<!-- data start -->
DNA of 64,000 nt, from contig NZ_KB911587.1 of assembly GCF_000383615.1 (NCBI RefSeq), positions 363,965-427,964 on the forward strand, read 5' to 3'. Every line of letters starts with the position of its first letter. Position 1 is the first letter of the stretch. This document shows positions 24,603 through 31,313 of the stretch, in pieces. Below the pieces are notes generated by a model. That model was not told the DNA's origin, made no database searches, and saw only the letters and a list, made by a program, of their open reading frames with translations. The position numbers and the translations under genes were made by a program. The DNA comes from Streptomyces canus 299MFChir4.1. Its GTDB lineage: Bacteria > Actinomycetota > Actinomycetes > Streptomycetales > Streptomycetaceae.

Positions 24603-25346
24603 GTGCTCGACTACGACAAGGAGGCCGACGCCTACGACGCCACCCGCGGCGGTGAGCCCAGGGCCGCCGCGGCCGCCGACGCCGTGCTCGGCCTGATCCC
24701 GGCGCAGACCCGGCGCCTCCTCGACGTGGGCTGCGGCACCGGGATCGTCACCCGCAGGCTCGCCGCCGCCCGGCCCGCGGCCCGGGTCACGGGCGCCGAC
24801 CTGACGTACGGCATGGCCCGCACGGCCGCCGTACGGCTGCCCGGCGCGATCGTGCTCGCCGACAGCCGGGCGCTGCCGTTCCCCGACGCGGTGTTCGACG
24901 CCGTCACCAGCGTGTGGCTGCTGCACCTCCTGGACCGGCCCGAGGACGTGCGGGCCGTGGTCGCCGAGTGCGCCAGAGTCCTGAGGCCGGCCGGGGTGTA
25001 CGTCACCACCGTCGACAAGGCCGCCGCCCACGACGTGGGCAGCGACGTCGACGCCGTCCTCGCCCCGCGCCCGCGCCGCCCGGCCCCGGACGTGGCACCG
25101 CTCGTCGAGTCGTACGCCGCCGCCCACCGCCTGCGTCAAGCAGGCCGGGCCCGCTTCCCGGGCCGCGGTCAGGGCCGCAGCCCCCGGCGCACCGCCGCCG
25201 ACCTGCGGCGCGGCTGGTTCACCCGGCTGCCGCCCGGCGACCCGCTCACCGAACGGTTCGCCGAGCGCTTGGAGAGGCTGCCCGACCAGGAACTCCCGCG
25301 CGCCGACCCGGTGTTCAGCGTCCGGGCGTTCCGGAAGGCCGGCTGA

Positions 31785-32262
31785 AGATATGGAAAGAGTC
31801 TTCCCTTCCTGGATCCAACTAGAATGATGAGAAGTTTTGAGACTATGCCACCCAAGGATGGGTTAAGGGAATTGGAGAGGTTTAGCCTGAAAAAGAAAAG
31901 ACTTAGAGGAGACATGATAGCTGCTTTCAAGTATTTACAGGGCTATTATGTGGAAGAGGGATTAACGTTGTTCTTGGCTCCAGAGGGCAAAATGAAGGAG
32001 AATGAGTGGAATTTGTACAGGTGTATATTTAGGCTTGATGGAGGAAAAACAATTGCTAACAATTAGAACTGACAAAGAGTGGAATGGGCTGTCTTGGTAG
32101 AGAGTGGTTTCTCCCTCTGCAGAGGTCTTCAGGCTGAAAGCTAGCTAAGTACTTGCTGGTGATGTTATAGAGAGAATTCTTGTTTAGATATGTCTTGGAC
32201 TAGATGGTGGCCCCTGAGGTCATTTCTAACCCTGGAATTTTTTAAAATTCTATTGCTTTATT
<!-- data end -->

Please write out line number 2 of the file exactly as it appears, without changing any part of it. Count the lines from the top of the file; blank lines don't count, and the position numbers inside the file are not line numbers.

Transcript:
Positions 24603-25346